Section 4404 of the Education Law is part of Article 89 of the Education Law, which is the State counterpart to the Federal IDEA. The claims which are to be considered by the hearing officer and reviewed by the State Review Officer, pursuant to Section 4404, are those which arise under the IDEA and Article 89 of the Education Law. At the hearing in this proceeding, the child's mother acknowledged that the child's IEP for the 1995-96 school year was appropriate. Petitioners' disagreement with respondent involved the manner in which the IEP had been implemented. That disagreement was resolved on March 18, 1996, when the parties agreed to revise the child's schedule, so that she could fully participate in the science and social studies portions of her fifth grade curriculum. I find that petitioners' IDEA/Article 89 claim regarding the implementation of their child's IEP during the 1995-96 school year is therefore moot. The State Review Officer is not required to determine issues which are no longer in controversy, or to make a determination which would have no actual effect on the parties (Application of a Child with a Handicapping Condition, Appeal No. 91-45; Application of a Child Suspected of Having a Disability, Appeal No. 95-60).
Petitioners do assert two other IDEA/Article 89 claims. First, they challenge the hearing officer's decision on the ground that he failed to determine whether State regulation requires that each child for whom speech/language therapy is to be provided pursuant to an IEP must receive a minimum of two sessions of "direct" therapy per week. Second, they also assert that the hearing officer's decision was colored or tainted by his incorrect assumption that their attorney should have made an opening statement, when she was asked to do so by the hearing officer.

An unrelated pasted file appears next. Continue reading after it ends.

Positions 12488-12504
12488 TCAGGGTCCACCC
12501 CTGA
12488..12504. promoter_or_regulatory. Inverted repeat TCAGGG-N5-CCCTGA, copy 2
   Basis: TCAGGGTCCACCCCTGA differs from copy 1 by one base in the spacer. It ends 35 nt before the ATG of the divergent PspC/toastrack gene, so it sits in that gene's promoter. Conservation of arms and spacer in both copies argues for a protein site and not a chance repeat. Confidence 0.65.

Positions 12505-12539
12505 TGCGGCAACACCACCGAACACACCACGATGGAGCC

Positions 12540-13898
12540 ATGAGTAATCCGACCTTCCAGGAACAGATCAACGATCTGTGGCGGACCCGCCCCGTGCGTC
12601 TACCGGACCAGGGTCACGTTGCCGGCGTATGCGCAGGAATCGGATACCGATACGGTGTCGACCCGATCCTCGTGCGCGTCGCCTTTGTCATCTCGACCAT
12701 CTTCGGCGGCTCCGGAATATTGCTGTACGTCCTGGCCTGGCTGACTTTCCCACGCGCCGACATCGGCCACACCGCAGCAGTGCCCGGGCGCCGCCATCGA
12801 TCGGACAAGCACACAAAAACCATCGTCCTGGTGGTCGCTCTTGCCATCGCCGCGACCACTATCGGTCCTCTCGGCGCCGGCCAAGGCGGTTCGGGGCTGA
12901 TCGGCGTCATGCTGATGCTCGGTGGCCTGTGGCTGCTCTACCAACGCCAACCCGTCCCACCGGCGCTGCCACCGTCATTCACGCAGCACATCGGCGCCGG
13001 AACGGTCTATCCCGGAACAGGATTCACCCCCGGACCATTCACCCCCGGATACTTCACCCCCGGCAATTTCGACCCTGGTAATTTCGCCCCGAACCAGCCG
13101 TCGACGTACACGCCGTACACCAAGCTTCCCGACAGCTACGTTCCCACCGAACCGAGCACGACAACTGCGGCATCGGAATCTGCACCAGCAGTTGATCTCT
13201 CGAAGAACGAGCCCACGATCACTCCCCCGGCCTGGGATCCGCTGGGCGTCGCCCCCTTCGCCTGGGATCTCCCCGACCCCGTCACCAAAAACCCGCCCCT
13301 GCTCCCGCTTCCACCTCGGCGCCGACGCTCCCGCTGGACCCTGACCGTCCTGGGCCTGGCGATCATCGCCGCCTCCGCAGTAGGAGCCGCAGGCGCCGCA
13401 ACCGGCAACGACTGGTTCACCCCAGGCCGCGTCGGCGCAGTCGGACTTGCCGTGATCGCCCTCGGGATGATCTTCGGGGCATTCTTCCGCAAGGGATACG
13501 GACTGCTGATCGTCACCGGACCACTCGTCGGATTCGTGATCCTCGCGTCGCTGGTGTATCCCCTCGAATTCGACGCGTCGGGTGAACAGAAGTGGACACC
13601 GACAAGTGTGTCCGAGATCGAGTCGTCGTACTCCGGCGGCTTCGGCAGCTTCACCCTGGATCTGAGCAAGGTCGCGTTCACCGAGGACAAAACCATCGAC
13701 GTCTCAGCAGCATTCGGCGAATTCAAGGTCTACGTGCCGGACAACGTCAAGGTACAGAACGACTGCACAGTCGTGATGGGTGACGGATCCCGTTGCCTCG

With regard to the issue of speech/language therapy, petitioners argue that 8 NYCRR 200.6 (e)(2), which indicates that speech and language services " ... shall be provided for a minimum, of two 30-minute sessions each week ... " means that the child with a disability must receive direct services from a speech/language therapist twice per week. They ask that I find that respondent may not satisfy this requirement by offering the child one period of direct service and one period of consultant speech/language therapy per week, as were provided to the child during the 1995-96 school year. Petitioners recognize that the 1995-96 school year has ended, but they insist that the issue is not moot because the child's IEP for the 1996-97 school year will likely include speech/language therapy. However, that IEP is not part of this proceeding. I find that petitioners, in essence, seek an advisory opinion. I decline to issue an advisory opinion, and recommend that they contact the appropriate office within the State Education Department for advice about the regulatory requirement.